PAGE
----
Anthony Hitchens was polite and friendly.
He answered questions for an hour. About breakfast (loves it but doesn’t eat cereal), Kobe Bryant (admires his impact, is saddened by the loss of lives but isn’t a huge basketball fan), 49ers tight end and former University of Iowa teammate George Kittle (he’s grown into a strong, big-time player) and his faith (he’s a firm believer).
He was not amused by the circus of Super Bowl LIV media night in Miami, or the repetition of the questions. He was glad when it was over, mentioning the media crush in a rare social media post.
Hitchens, the middle linebacker for the Kansas City Chiefs, doesn’t like distractions. He’s all about the game.
“He’s always been laser-focused, I think it really comes back to he’s a two-star recruit coming out of little Clearview High School,” said Zach Anderson, his brother. “He was going to go to Akron, then Iowa offered him the last couple days of signing period. Wasn’t really supposed to do much there, was a fourth-round draft pick, started right away. So I think he knows that he might not be as talented as some of the other players, but the way that he focuses and studies and knows football and just works hard is what keeps him being as successful as he is.”
Hitchens has done Lorain County proud. He’s in his sixth year in the NFL, the first four with the Cowboys and the last two with the Chiefs. He’ll be the first Clearview alum to play in the Super Bowl on Sunday vs. the 49ers.
“I’ve played in a lot of big games,” Hitchens told reporters this week during the one-hour session. “You take it all in, but once the ball’s snapped it’s a football game. If you get caught up, you might start slow, you might mess up a couple plays.
“It’s football at the end of the day. All the X’s and O’s are the same, it’s just on a bigger platform.”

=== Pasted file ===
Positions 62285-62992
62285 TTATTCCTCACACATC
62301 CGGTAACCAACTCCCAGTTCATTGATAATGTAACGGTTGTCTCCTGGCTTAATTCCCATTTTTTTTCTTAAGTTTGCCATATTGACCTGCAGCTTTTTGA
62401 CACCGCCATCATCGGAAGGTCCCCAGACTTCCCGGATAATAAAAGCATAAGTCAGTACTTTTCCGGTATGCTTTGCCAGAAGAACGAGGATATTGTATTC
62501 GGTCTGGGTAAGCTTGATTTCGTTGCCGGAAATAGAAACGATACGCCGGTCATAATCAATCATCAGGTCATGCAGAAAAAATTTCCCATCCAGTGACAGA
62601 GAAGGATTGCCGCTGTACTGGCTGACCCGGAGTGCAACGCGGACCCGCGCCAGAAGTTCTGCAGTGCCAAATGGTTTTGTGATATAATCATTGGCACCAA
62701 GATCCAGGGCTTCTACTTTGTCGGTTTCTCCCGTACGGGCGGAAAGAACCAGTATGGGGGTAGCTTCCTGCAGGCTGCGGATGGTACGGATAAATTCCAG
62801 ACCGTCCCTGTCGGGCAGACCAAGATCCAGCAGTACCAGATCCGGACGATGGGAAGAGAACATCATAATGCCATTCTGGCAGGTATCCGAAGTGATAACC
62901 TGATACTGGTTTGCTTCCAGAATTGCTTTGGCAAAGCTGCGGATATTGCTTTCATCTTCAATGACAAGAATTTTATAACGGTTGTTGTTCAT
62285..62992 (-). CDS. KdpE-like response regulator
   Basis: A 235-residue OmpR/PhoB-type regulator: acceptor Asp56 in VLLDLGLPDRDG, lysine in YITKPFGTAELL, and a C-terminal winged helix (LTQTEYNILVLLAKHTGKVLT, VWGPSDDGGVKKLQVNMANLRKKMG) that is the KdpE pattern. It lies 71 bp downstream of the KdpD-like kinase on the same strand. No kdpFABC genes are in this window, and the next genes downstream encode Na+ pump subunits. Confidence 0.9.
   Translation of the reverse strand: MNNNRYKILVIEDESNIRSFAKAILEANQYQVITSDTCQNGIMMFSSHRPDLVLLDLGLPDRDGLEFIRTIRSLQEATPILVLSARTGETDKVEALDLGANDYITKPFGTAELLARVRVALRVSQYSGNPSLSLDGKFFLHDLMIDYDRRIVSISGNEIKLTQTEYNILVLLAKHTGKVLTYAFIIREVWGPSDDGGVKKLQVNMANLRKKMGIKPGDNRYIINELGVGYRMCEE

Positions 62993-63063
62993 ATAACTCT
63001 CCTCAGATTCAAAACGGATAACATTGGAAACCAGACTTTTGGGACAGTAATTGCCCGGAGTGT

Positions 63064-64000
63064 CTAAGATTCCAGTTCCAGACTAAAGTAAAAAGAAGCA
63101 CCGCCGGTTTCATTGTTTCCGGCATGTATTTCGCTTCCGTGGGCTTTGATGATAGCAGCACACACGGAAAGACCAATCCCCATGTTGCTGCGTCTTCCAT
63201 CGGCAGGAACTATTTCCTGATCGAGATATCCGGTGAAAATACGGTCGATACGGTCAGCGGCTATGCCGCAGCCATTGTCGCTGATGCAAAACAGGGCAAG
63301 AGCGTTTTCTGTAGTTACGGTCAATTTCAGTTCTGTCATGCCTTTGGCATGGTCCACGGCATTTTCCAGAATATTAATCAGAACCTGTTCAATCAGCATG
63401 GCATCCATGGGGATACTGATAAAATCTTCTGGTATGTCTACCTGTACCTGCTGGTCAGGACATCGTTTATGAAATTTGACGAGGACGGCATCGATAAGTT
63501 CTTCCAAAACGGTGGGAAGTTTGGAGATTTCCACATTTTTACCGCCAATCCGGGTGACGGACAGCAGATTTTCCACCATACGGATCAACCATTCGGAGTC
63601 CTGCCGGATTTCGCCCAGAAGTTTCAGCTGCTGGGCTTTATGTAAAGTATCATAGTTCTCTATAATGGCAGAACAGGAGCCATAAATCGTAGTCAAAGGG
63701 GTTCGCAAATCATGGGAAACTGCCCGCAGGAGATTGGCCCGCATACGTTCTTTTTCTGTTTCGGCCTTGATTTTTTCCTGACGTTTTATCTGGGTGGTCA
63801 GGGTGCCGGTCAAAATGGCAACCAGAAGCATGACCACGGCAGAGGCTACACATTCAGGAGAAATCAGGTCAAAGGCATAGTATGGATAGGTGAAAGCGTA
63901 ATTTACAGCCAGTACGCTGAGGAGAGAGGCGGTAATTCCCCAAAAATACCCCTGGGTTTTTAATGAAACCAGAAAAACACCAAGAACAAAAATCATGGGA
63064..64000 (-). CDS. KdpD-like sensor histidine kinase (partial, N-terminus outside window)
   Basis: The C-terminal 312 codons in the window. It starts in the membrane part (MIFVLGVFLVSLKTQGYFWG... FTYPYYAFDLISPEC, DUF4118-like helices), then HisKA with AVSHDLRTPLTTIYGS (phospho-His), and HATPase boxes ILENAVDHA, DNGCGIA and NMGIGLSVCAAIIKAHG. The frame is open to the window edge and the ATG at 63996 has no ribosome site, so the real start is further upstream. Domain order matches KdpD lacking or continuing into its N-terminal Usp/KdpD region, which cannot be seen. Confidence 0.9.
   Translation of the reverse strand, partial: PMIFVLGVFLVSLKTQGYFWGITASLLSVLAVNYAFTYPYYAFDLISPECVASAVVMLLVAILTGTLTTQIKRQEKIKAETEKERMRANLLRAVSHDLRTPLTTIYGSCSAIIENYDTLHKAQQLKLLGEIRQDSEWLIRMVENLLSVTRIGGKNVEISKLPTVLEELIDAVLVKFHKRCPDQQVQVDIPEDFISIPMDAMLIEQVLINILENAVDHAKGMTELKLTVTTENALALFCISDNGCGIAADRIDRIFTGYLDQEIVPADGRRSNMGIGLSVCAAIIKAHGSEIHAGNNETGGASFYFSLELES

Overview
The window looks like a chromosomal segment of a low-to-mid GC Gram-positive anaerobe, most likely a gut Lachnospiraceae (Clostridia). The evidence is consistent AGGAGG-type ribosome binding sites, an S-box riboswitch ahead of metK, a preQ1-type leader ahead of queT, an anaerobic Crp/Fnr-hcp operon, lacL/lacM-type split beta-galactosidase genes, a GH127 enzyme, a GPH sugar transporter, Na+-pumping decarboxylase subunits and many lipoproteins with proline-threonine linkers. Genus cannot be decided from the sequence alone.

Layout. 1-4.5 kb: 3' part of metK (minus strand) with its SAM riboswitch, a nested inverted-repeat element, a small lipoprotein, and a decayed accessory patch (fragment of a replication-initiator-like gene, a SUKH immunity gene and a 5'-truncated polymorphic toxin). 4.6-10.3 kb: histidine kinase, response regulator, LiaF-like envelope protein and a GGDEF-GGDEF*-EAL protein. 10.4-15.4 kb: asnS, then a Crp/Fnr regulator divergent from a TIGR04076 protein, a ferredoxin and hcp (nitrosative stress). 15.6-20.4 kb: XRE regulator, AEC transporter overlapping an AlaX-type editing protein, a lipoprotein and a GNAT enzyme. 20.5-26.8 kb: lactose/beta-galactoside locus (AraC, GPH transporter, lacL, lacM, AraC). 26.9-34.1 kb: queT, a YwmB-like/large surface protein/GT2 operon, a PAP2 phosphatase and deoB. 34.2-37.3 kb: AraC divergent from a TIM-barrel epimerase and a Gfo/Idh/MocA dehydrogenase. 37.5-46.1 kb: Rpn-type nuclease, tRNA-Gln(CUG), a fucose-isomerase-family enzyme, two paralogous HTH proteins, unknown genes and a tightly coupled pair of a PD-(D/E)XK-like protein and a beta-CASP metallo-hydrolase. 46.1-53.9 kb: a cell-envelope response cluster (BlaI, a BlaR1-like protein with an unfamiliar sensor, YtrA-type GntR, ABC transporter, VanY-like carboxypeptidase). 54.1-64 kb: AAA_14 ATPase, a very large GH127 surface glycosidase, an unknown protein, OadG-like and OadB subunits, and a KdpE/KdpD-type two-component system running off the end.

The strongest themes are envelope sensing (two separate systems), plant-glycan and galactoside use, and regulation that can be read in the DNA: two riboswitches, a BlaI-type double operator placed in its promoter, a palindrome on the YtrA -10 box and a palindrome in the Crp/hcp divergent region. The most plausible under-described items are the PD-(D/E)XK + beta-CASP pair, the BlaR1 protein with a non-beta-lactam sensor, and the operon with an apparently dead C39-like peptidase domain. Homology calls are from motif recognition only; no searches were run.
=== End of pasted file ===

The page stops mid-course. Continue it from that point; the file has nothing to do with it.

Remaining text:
The X’s and O’s vs. the 49ers begin with stopping the run. The 49ers rushed 42 times for 285 yards in the NFC championship game against the Packers. Jimmy Garoppolo threw eight times.
“We’ve got to make them one-dimensional. We want to make them just pass the ball,” Hitchens said. “So we’ve got to do a good job of just stopping the run first.
“They’ve been very explosive in their running game lately. We’ve just got to be fundamentally sound. We’ve got an extra week to prepare so we’ve been practicing and hopefully it shows up on Sunday.”
The Chiefs defense ranked 17th overall during the regular season, 26th against the run (128.2 yards a game). But Hitchens has seen a different unit lately as it’s adjusted to new coordinator Steve Spagnuolo and sharpened the focus. They held red-hot Titans running back Derrick Henry to 69 yards and 3.6 a carry in the AFC title game.
“Same thing we’ve done to stop Henry, just have to play fundamental, downhill football,” Hitchens said of facing the 49ers and Raheem Mostert, who had 220 rushing yards vs. the Packers. “We have to be physical. When you’re not physical, you give up yards. It’s going to be another mindset game.
“We go into games to stop people. Our main goal if we want to win this game is stop the run.”
Hitchens was picked as a playoff captain, and in his second season since signing as a free agent with the Chiefs he’s one win away from accomplishing his goal.
“I was trying to be a part of something great right now,” he said of leaving the Cowboys. “With (quarterback) Patrick Mahomes coming up, I was just trying to be that guy to lead the defense in the right direction. Didn’t really do it last year, but with a couple other guys with the same mindset as me, we picked it up this year.”
By the nature and title of his position, Hitchens is consistently in the middle of the action. He’ll play a key role in whether the Chiefs win their first Super Bowl since 1970. They hadn’t been back to the big game since then, and the Kansas City crowd delighted in the return trip.
“I went to the game the past two weeks and just seeing him make a play and the whole crowd just go crazy, that’s my favorite part of the whole thing,” brother Chad Anderson said. “I just sit there, and after he makes a play and the whole crowd goes crazy, I just look around the stadium, and it’s unreal, him making a single play could make that many people go absurd.”
Hitchens will never have more eyes on him than Sunday. One thing the people won’t see is him carrying hefty coach Andy Reid off the field in celebration.
“That’s a little above my pay grade,” Hitchens said. “I don’t want to drop Coach. Maybe we’ll stick to pouring the Gatorade over his head.
“He’s going to be one of the greatest to ever coach. And to be able to say I played for him is going to be an honor.”